A trouble-hit mental health trust has been slammed after failing to file an incident report 13 months after it was due following the death of a patient.

The Tees, Esk and Wear Valleys (TEWV) NHS Foundation Trust patient died on July 10 last year after being discharged home following a mental health assessment.

The trust launched a serious incident investigation into the 32-year-old's death later that month, which under NHS guidelines should have been completed within 60 days.

However, the review remained unallocated with no timeframe for completion for over seven months, and has since been delayed several times. At the end of September, it was still incomplete.

Janine Richards, Assistant Coroner for Durham and Darlington, strongly criticised the trust saying: “If the final version report is received by the end of October it will be some 15 months since the patient's death and some 13 months outside the NHS framework.

“This is neither timely nor responsive.”

TEWV confirmed to this newspaper it has since completed its investigation.

The coroner expressed the concerns in a prevention of future deaths report.

She went on to say action should be taken as delayed investigations could “permit lethal hazard to persist” and restrict their value in preventing avoidable deaths.

Bur Beverley Murphy, chief nurse at the trust, said: “HM Coroner has received all information requested from our trust for this serious incident.

“Our recovery plan for serious incident reviews has resulted in significant improvements and we continue to share our progress with HM Coroner and our regulators.

“We do not underestimate the effect a delay may have on those who have lost loved ones and we have apologised to the families affected by this.

“We are committed to completing serious incident reviews in a timely way. We work with families to answer their questions and provide support during what is an incredibly difficult time.”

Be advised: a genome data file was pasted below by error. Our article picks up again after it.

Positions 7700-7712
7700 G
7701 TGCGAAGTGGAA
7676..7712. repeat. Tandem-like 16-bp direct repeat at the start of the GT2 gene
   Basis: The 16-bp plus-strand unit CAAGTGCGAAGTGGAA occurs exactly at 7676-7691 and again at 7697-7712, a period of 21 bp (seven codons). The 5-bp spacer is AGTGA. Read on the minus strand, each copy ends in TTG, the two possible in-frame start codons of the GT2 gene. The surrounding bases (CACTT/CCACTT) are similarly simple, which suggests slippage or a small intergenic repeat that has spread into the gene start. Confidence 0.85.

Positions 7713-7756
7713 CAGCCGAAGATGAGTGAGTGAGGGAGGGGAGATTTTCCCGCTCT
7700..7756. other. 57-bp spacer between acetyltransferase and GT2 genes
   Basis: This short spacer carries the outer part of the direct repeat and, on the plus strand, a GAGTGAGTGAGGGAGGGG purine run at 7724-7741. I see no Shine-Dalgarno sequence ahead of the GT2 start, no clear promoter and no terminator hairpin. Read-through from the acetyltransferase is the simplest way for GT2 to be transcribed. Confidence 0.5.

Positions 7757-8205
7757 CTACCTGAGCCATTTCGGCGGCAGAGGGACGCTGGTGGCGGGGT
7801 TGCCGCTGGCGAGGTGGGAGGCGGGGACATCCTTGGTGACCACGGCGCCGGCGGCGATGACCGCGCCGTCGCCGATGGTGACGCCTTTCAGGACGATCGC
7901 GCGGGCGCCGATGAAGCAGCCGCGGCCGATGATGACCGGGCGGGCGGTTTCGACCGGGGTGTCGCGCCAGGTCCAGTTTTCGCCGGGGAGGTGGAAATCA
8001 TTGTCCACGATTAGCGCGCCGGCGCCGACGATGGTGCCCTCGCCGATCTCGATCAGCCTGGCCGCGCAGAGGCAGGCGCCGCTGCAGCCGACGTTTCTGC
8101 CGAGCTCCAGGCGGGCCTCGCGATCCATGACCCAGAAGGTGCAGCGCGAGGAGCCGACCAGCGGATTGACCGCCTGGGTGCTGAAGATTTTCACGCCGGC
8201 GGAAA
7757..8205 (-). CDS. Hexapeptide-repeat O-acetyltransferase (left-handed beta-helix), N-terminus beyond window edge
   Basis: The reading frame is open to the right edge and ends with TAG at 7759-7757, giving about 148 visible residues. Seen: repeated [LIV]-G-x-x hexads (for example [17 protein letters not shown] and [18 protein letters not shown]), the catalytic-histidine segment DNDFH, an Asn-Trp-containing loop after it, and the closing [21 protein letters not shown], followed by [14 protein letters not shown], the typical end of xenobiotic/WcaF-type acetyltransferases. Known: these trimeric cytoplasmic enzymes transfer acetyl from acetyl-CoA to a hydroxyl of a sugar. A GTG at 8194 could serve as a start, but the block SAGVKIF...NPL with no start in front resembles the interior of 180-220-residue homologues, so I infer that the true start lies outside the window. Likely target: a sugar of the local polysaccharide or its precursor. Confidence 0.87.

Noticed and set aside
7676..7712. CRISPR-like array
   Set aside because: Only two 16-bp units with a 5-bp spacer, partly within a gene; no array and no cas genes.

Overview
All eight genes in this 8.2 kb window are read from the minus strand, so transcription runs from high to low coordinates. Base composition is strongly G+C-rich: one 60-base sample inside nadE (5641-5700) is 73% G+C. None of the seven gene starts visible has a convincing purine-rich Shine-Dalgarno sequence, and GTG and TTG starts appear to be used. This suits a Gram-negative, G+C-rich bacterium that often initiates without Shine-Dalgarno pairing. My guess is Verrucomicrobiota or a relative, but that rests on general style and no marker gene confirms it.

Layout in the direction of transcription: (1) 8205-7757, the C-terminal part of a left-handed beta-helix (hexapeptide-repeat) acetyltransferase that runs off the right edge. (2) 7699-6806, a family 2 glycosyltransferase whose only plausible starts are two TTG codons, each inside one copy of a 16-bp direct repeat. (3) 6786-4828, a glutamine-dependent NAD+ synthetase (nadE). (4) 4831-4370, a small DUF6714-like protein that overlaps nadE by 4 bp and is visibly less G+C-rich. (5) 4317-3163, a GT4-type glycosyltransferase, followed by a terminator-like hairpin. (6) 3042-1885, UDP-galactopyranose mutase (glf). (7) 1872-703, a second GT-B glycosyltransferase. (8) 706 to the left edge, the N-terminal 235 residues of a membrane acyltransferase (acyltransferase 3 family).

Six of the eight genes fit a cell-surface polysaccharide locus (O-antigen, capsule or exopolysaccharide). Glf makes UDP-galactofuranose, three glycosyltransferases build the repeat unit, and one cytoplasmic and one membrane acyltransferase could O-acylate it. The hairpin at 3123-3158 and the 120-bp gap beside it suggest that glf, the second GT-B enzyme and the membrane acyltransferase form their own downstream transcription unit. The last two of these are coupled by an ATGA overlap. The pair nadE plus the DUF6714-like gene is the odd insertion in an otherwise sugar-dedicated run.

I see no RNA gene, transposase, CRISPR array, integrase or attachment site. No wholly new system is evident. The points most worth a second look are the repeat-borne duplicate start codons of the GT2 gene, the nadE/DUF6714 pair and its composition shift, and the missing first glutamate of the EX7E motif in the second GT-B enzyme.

It is the third such report about delays in investigations into serious incidents at TEWV.

Senior Coroner Jeremy Chipperfield previously said delays in death investigations are “routine” at the trust.

He wrote: “TEWV serious incident death investigations, at all levels of seriousness, are routinely (if not invariably) significantly delayed.”

A report into the death of patient Ian Darwin, who died from multiple injuries in Durham in March of this year, was also delayed.

National guidelines about serious incidents state that they should be reported “without delay” and within “two working days of the incident being identified”, and an investigation report finalised within 60 days of the incident first being reported.

An inquest into the patient's death is due to be heard this month.

It comes amid a period of intense scrutiny for the trust.

In September the trust pleaded guilty in connection with the deaths of two young women, Christie Harnett and Patient X. TEWV pleaded not guilty and will go on trial in connection with the death of a third patient, 18-year-old Emily Moore, next year.

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Last month an inquest into the death of 24-year-old Redcar man Tom Creffield found lapses in the trust’s care led to his self-inflicted death in early 2020.

Another inquest at Crook Coroners Court heard that 57-year-old David Stevens called TEWV’s crisis team 37 times in the months before he died but concerns about his mental health were not escalated by staff, and there were a “multiplicity of issues” with his car.

Last week The Northern Echo reported how 20 crisis team patients died in the 12 months since Mr Stevens death in June 2022 when TEWV claimed it had made “significant improvements” to the service.

This summer, The Northern Echo revealed that 41 mental health patients died unexpectedly – which may mean by suicide or by an unexpected physical health issue, drug and alcohol-related, or accidentally - between February 2021 and June 2023, within six months of contacting the crisis team.

The new information has revealed that nearly half of these unexpected deaths – 20 – occurred in the 12 months between June 2022 and June 2023, following Mr Stevens’ death, leading to the accusations that lessons have not been heard.